After purification, cells were stained with saturated concentrations of fluorescence-labeled anti-CD7, anti-CD11b, anti-CD14, anti-CD15, anti-CD16, anti-CD34, anti-CD36, and appropriate control mAbs according to standard protocols for flow cytometric analysis (FACS Calibur™; Becton Dickinson). Based on the expression of lineage-associated surface proteins and light scattering properties, bone marrow neutrophils were assigned to six distinct maturational stages (17). The distribution of the different maturation stages was quite similar among the 17 normal bone marrow populations used in this work (see Table I). The percentage of segmented mature neutrophils was usually <10%. The purified mixed neutrophilic population was scarcely contaminated (<3%) with CD34+ progenitor cells, CD7+ lymphoid cells, CD36+ erythroid cells, and CD14+ monocytes.
Human immature and mature neutrophils were cultured at 106/ml in complete culture medium (RPMI 1640 containing 10% FCS) and, where indicated, treated with 50 ng/ml GM-CSF, 25 ng/ml G-CSF, or 500 ng/ml IL-3. Survivin antisense oligonucleotides (as) or survivin mismatch control oligonucleotides (ms) were used at the indicated concentrations. When applied in combination with cytokines, the oligonucleotides were given 2 h before addition of cytokines.
Determination of Cell Death and Apoptosis.
Cell death was assessed at the indicated times by uptake of 1 μM ethidium bromide and flow cytometric analysis (FACS Calibur™; references 21, 22). To determine whether cell death was due to apoptosis, redistribution of phosphatidylserine in the absence of propidium iodide uptake was measured by flow cytometry (22). Neutrophil apoptosis was also assessed by oligonucleosomal DNA fragmentation (23, 24).
Gel electrophoresis and immunoblotting were performed as described previously (24). In brief, after electrotransfer of the separated proteins, the filters were incubated overnight with antisurvivin (1/1,000), anti-IAP-2 (1/666), anti-NAIP (1/1,000), anti-XIAP (1/250), anti–IAP-1 (1/333), anti–Mcl-1 (1/1,000), or anti–caspase-3 (1/1,000) Abs at 4°C in TBS/0.1% Tween 20/3% nonfat dry milk. The final concentrations of the primary Abs ranged between 1 and 3 μg/ml. 20 ng of purified full-length recombinant human survivin (R&D Systems) was used as positive control for antisurvivin immunoblotting. For loading controls, stripped filters were incubated with anti–β-actin (1/10,000) or anti-GAPDH (1/2,000) mAbs. Filters were washed in TBS/0.1% Tween 20 for 30 min and incubated with the appropriate HRP-conjugated secondary Ab (Amersham Biosciences) in TBS/0.1% Tween 20/5% nonfat dry milk for 1 h. Filters were developed by an ECL technique (ECL-Kit; Amersham Biosciences) according to the manufacturer's instructions.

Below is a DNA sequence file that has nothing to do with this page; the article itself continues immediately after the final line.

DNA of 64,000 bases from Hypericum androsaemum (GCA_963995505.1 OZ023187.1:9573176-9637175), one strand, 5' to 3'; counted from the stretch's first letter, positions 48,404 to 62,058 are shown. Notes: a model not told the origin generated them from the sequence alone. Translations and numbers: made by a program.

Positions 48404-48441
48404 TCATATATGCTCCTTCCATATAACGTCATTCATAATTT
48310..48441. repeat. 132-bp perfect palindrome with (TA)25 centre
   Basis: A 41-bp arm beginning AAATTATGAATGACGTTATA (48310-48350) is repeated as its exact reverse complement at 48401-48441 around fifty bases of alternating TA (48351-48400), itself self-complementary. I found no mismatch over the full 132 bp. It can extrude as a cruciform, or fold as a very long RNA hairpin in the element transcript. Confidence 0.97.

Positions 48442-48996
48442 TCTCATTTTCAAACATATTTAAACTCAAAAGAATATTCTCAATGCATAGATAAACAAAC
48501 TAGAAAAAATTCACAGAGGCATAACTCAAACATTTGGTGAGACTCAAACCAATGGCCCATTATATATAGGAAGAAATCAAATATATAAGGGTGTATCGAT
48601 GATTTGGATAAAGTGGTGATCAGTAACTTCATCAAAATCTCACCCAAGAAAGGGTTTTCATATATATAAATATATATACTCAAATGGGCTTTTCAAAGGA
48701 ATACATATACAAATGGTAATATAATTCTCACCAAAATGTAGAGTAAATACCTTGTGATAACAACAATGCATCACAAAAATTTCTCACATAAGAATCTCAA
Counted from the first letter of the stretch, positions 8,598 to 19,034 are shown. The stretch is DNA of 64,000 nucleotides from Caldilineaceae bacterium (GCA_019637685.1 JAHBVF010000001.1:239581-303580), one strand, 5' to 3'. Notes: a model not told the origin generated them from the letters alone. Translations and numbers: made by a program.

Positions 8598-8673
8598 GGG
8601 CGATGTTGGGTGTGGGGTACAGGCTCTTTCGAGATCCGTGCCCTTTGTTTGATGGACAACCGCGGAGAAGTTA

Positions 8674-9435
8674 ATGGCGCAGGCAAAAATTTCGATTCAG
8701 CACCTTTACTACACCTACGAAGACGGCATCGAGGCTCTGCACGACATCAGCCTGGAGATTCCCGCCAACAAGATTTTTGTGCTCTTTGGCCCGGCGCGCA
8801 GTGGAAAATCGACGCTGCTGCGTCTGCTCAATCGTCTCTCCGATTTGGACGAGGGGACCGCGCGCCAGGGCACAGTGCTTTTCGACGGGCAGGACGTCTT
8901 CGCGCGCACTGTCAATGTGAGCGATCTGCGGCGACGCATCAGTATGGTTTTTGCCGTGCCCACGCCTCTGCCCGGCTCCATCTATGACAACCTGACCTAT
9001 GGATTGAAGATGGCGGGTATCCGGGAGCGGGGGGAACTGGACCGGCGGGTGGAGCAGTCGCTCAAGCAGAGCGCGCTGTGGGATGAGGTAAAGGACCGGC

In some experiments, protein expression levels were analyzed by densitometry (24). OD of survivin, XIAP, and Mcl-1 bands divided by the OD of the corresponding β-actin band are expressed as percentage of OD (protein of interest)/OD (β-actin) of freshly isolated neutrophils that was defined as 100%.
107 neutrophils were washed with PBS, and total cellular RNA was isolated according to the RNeasy protocol (QIAGEN), which includes DNase digestion. RNA was reverse transcribed with the first strand cDNA synthesis kit (Amersham Biosciences) by using random hexanucleotides according to the manufacturer's instructions. Specific real-time monitoring of PCR amplification of survivin cDNA was performed with a 1/100 dilution of neutrophil cDNA using the S2 primers and probe as described previously (13). Quantification of survivin mRNA levels was performed using ribosomal RNA as internal standard for all samples. For comparison, survivin expression in A549 lung cancer cells was quantified and taken as a 100% reference value.
Enzymatic Caspase Assay.
2.5 × 106 neutrophils were cultured in the presence or absence of 50 ng/ml GM-CSF, 25 ng/ml G-CSF, antisense, or mismatch survivin oligonucleotides at the indicated concentrations for 10 h, washed with cold PBS, and subsequently lysed in 50 μl of cell lysis buffer (50 mM Hepes, pH 7.4/0.1% Chaps/5 mM DTT/0.1 mM EDTA) using a Teflon glass homogenizer (VWR International) on ice for 10 min. After a 10-min centrifugation step at 10,000 g at 4°C, an aliquot of the supernatant was saved for caspase-3 immunoblotting, and caspase-3–like activity was measured in 10 μl supernatants as enzymatic conversion of the colorimetric substrate Ac-DEVD-pNA at 405 nm according to the manufacturer's instructions (QuantiZyme caspase-3 cellular activity assay kit; BIOMOL Research Laboratories, Inc.).
Confocal Laser Scanning Microscopy.